Field campaigns

Several ground-based and airborne field campaigns have been performed in support to the WIVERN concept in the last five years.

Airborne Campaigns

The WIVERN airborne proof-of-concept and subsequent enhancement of the science readiness level of the WIVERN concept were conducted in North America in 2016-2018 and 2022-2023, spanning large geographical areas (Wolde et. al, 2019, Battaglia et al. 2017).  A large historical database of W-band Doppler radar data collected in diverse geographical regions, including the tropics, has been also conducted using RASTA radar.

1) In 2016, the National Research Council of Canada Airborne W-band radar (NAW) was upgraded to a Polarization Diversity Pulse Pair (PDPP) mode. After the NAW was upgraded and integrated on the NRC Convair-580 (Figure 1) to operate a PDPP mode, over 30 flights were conducted in the last five years.

Figure 1: The NRC airborne W- and X-band (NAWX) radar installation inside the starboard blister radome mounted on the Convair 580. The aft antenna beam can be redirected from nadir and up to 50° forward along the flight direction. The aft antenna beam redirected (b) to the zenith direction using a reflector, (c) to the nadir-forward and (d) to the side-forward directions.

Data collected during several flights have been used:

  • To quantify the surface darkening at WIVERN incidence angles (Fig2, Battaglia et al., 2017);
  • To study the impact of ghosts on Doppler velocity estimates (Fig.3, Wolde et al., 2019);
  • To confirm that PDPP is an effective technique in measuring very high velocity LoS winds with the expected accuracy (Wolde et al., 2019).
  • To quantify IWC retrievals from W-band reflectivity using both near-coincident airborne W-band reflectivity and in-situ microphysical measurements (Nguyen et. al., 2023).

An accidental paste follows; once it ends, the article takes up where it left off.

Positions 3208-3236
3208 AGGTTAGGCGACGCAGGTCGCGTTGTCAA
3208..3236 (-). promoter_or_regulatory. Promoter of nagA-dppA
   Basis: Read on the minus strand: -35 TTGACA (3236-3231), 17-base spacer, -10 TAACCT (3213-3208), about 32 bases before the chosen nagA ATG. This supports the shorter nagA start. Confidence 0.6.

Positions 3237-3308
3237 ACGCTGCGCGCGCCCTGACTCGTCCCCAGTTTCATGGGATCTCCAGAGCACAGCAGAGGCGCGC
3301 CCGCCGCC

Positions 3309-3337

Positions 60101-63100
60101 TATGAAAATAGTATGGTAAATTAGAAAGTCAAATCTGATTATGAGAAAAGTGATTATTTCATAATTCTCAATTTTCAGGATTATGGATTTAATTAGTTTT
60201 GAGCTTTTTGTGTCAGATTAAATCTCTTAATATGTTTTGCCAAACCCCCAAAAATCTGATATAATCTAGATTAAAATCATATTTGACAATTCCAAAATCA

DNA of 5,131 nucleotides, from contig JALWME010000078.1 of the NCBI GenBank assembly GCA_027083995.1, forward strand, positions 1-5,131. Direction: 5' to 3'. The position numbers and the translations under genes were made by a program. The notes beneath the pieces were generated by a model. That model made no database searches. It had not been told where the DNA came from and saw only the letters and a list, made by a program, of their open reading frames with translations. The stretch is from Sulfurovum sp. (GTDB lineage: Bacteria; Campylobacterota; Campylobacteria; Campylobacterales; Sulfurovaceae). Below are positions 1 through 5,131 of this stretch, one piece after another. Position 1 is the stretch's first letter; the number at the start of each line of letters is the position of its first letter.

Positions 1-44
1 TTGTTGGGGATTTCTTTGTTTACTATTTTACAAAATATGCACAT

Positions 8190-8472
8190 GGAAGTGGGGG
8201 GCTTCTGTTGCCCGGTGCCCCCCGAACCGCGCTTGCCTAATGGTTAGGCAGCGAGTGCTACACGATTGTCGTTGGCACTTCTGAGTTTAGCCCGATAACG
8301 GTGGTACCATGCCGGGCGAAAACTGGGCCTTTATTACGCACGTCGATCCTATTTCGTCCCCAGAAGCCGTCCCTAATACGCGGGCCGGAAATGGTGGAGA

Figure 2: Left panel: dependence of σ0 on the incidence angle for open water (blue symbols) and a frozen lake for V-pol radiation. Theoretical curves with different cross winds are show as a reference. Centre panel: box diagrams (with median, 5th and 95th percentiles) representing distributions of σ0 for different land surfaces types around WIVERN viewing angles [between 40° - 43°]. The different colors correspond to different seasons in presence of different snow covers. Right panel: same as centre panel for the linear depolarization ratio, LDRv = Zhv – Zvv.
Figure 3: Example of power as recorded when operating in PolarizationDiversityPulsePair (PDPP) mode with H -pulse followed by a V -pulse after 12 μs. (a) Power received in the H -channel; (b) power received in the V -channel. Ghosts associated with surface cross talk are identified by the arrows. Bottom panels: Velocity as measured by the PDPP technique with tHV = 12 μs (Panel c) and by the consolidate pulse-pair technique with two staggered pulse repetition times of 90 and 120 μs (Panel d). The close resemblance between Panel (c) and (d) is a proof that the PDPP technique performs as expected.

2) The French RASTA airborne W-band radar (, Delanoë, 2013) retrieves the 3D in-cloud wind by combining independent Doppler velocity measurements from the multi-beam antenna system and measures associated reflectivities at a high resolution (between 100 m and 300 m horizontally and less than 60 m vertically). This enables to simulate the reflectivities and Doppler LoS velocities as observed by WIVERN and thus to study the impact of different effects (e.g. convective motions, hydrometeor terminal velocities) in the reconstruction of the horizontal line-of-sight winds (see example in Figure 4).

Figure 4: A stratiform region with embedded convection observed bu the RASTA radar during the HAIC-DARWIN campaign. From the top, first row: W-band reflectivity; second row: RASTA vertical Doppler velocity. Third row: simulated WIVERN LoS velocity at 1 km resolution. Fourth row: stratiform/convective classification; red and blue contours correspond to updraughts and downdraughts.

Ground-based campaigns

The Galileo W-band radar at the Chilbolton observatory has also been upgraded to polarization diversity capabilities. Observations have been useful to characterize climatological values of LDR, to understand potential errors associated with strong wind shear conditions (Fig.5) and to confirm that the theoretical treatment of the effect of ghost in increasing the RMS error of the Doppler is correct (Illingworth et al., 2018).


Figure 5: Radar observations of a case with very high wind shear (20 Aug 2017). Height-time plots of (A) reflectivity and (B) velocity at high resolution (60 m x 7.2 sec.) from ground-based radar. (C) Observed NUBF velocity biases at the WIVERN scale (5 min. x 800 m. (D) Histogram of absolute velocity errors (black) and reduced errors after correction (blue).